MELBOURNE (Reuters) - A battle-scarred Rafa Nadal admitted he got lucky as he moved into the semi-finals of the Australian Open on Wednesday with a 3-6 7-6 (3) 7-6 (7) 6-2 win over Bulgaria's Grigor Dimitrov.
Dimitrov had three set points in the third that would have given him a two sets to one lead, but world number one Nadal hit back to take the tiebreaker 9-7 before easing through the fourth to book his place in the last four.
"I got lucky," Nadal said in a courtside interview, referring to the third set, when Dimitrov had set point at 6-5 on the Nadal serve and then another two in the tiebreak.
A shanked return cost him the first one and he missed an easy forehand on the second before Nadal cut off the third with an angled volley.
The Spaniard, who missed last year's event through injury, then broke early in the fourth set to lead 2-0 and maintained his advantage to seal victory, leaving Dimitrov fighting back the tears.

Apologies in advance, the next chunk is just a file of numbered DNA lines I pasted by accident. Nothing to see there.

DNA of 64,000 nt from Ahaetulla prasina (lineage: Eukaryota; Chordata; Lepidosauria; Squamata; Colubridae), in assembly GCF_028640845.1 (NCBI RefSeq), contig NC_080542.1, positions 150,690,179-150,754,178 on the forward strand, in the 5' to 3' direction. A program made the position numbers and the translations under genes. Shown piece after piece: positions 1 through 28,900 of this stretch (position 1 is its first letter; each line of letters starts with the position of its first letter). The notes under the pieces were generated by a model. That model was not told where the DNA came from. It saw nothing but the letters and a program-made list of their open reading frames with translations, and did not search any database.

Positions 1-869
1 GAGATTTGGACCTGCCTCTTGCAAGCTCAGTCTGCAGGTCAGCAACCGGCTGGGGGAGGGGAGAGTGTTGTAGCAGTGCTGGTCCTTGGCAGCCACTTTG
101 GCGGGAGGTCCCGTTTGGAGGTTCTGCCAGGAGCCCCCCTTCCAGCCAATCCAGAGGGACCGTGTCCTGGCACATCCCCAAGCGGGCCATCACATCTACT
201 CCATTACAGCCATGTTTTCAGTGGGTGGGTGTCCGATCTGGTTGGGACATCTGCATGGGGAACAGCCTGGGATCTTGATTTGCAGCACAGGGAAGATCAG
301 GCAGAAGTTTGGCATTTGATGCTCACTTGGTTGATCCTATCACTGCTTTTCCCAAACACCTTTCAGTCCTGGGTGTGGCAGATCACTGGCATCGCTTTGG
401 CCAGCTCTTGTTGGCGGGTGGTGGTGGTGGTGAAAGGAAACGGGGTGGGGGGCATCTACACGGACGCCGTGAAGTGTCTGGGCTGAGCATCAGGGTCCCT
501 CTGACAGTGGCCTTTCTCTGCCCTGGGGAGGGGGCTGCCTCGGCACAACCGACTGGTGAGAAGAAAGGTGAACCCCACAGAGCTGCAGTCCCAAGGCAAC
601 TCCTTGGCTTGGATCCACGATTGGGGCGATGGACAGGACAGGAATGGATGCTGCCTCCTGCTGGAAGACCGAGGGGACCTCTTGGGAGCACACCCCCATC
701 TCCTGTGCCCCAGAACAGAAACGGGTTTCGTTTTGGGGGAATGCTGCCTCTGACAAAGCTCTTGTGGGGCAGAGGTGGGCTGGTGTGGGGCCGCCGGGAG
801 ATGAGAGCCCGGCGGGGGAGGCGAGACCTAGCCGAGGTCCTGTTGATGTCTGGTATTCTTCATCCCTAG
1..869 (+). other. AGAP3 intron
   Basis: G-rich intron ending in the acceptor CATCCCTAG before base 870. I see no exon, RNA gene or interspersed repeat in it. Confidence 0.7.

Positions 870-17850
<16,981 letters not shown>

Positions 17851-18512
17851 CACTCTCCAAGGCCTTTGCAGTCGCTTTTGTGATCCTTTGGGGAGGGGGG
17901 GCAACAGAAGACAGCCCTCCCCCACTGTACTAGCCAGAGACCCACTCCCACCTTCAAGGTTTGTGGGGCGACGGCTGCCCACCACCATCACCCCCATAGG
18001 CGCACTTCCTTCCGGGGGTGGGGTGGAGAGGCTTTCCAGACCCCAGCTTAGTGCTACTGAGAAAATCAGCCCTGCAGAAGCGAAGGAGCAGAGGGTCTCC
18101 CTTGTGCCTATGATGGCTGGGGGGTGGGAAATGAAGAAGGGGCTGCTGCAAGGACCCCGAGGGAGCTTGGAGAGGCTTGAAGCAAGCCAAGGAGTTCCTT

"It was a great atmosphere, a great afternoon and I hope you enjoyed it, but I suffered a lot," Nadal told the crowd.
Dimitrov, seeded 22nd, broke Nadal in the second game of the match and raced to a 5-2 lead, holding on to win it 6-3 with some attractive shot-making.
Nadal hit back to win the second set and led by a break in the third before Dimitrov rallied, earning himself a set point chance at 6-5, only to see it slide away as the Spaniard prevailed in a tight tiebreaker.
Nadal, who could become only the second man in the open era to win all four grand slam titles at least twice, had treatment for blisters on his left hand and admitted he was in discomfort throughout.
"Especially with the serve," he said. "The rest of the things are more or less fine but I feel like on the serve I can (drop) the racket.
"It's fine, I am going to try to keep improving it tomorrow. The blister is much better but if I am not playing with that protection it is much worse."
The 22-year-old Dimitrov was appearing in his first grand slam quarter-final and Nadal said he believed the Bulgarian would be a threat at every tournament from now on.
"He has everything to become a great champion," he said. "There are a lot of similarities with Roger (Federer), his style. If he is able to keep playing this way, with normal progression, he will be very tough."
(Editing by Patrick Johnston)